Thanks to No Child, schools can't hide
Ohanian Comment: I think criticism of NCLB is very well placed, but, that said, the editorialists do have a point. Schools were too content to let things drift. But NCLB is throwing the baby out with the bathwater. Editorialists don't have a clue how destructive it is--or do they?
Our position is: Criticism of the No Child Left Behind Act is misplaced.
Even by the standards of school reform, few elements have been as roundly criticized as the four-year-old No Child Left Behind Act.
The National Education Association, the nation's largest teachers union, complains that No Child's requirements for improving student achievement add more "punishments rather than assistance."
State and local officials call it an unfunded federal mandate; nine school districts hooked up with the NEA last month to sue the federal government for more funding. No Child's demand for "adequate yearly progress" does encourage a one-size-fits-all approach. Yet the unwillingness of state and local governments to improve schools is why No Child was enacted in the first place.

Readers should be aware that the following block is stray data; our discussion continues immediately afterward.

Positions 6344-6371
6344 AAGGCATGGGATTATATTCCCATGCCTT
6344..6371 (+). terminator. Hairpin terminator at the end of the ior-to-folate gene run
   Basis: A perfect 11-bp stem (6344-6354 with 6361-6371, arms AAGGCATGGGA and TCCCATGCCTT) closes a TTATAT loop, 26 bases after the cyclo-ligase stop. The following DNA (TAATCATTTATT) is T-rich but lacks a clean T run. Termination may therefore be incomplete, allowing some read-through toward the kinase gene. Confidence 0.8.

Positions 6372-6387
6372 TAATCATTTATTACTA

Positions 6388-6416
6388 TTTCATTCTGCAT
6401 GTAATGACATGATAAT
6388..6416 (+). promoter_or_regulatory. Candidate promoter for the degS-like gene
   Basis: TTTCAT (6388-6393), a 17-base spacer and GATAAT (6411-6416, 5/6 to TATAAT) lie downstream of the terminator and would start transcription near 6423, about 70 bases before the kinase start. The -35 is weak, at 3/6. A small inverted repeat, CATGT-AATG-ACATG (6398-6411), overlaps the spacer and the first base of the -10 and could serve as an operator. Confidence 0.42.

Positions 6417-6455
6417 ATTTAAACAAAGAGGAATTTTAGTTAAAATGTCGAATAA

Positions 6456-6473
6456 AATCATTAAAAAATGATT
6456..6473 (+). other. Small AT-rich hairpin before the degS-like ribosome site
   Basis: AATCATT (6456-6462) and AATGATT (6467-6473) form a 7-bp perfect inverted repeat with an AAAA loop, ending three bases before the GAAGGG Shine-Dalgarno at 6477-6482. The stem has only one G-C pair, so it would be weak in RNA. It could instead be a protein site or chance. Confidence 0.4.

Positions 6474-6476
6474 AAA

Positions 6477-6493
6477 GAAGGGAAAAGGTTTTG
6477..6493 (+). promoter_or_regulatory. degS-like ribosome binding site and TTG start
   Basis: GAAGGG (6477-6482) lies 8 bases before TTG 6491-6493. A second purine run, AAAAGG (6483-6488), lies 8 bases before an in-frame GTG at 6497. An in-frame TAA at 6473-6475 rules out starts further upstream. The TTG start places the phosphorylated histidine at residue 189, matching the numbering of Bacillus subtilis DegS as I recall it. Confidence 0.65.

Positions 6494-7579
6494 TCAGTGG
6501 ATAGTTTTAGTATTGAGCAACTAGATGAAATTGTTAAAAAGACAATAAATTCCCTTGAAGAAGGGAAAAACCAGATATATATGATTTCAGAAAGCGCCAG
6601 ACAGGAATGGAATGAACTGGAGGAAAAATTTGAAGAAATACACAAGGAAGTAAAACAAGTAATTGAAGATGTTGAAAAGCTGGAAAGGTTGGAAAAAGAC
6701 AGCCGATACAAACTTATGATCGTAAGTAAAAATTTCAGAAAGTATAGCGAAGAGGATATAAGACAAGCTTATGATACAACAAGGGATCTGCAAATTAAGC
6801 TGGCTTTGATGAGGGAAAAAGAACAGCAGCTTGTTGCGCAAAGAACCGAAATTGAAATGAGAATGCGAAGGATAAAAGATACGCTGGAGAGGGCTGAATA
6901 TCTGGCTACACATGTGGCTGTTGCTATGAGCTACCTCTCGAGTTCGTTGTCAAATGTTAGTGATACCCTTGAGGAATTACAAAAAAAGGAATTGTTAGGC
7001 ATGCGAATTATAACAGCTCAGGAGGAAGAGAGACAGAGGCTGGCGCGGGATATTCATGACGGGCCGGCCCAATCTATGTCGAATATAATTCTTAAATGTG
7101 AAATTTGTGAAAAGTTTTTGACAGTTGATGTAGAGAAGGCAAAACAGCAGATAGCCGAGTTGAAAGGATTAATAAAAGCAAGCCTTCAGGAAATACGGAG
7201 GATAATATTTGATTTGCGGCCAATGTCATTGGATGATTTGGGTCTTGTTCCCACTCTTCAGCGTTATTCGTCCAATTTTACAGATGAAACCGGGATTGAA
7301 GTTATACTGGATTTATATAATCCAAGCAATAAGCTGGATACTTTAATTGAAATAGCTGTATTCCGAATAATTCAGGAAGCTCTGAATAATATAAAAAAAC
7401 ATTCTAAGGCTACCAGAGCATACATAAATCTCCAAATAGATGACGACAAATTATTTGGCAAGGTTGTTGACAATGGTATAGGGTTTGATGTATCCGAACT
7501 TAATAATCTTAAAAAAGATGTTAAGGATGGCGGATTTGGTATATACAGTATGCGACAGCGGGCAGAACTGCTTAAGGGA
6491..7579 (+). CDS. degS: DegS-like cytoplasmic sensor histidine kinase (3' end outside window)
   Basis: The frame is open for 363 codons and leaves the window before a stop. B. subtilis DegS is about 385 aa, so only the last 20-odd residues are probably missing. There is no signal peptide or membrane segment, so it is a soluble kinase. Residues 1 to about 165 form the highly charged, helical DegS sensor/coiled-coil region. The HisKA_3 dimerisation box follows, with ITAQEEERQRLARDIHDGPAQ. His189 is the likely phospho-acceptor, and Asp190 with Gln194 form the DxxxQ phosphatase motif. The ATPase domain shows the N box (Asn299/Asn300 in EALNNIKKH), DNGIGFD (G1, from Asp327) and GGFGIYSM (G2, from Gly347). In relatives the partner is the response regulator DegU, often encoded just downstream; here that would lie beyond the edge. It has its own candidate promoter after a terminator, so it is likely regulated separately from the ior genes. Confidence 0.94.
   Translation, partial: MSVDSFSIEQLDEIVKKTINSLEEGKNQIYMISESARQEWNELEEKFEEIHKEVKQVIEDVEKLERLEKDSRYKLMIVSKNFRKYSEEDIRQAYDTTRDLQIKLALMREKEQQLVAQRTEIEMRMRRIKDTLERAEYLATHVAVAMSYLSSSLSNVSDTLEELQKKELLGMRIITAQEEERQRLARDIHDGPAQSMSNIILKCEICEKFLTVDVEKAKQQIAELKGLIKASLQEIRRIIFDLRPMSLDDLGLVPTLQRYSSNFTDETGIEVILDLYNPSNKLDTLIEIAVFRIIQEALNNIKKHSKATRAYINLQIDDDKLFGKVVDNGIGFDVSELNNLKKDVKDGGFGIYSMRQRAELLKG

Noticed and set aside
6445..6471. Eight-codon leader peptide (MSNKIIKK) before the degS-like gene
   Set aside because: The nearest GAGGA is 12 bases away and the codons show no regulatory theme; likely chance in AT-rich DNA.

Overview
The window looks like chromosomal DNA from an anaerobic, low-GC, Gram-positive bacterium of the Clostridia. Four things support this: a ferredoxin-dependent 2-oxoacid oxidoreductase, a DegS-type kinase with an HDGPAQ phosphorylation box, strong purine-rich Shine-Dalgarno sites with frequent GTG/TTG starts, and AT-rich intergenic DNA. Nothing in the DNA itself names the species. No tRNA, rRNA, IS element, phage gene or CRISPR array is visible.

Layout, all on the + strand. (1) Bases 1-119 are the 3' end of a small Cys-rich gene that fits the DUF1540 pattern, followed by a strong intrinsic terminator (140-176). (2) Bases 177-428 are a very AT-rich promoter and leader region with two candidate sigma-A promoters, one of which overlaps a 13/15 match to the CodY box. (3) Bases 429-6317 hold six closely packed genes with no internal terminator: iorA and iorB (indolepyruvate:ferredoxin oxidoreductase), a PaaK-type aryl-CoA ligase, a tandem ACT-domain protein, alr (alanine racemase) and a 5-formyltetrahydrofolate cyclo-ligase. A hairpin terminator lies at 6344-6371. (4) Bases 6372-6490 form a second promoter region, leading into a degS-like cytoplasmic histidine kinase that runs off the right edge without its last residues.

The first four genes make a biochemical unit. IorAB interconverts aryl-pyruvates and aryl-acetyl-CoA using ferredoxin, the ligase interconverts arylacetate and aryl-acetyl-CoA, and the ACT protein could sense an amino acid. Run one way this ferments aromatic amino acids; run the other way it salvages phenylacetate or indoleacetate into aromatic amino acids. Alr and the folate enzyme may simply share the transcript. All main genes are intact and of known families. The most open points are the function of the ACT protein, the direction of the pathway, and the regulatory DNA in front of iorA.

As Ross Wiener of The Education Trust points out, the lack of accountability measures in the Elementary and Secondary Education Act of 1965 had allowed state and local officials to hide the woeful performance of schools and ultimately neglect poor and minority students. Parents are now empowered, thanks to No Child's lists of underperforming schools, but states still have too much leeway in ratcheting down achievement standards. Indiana, for example, can claim 95 percent of teachers in poor-performing schools are "highly qualified," even though poor test scores show otherwise.
Yet No Child has been the much-needed step in bringing greater attention to the problems that plague public schools. For that, it should be strengthened.
INDEX OF NCLB OUTRAGES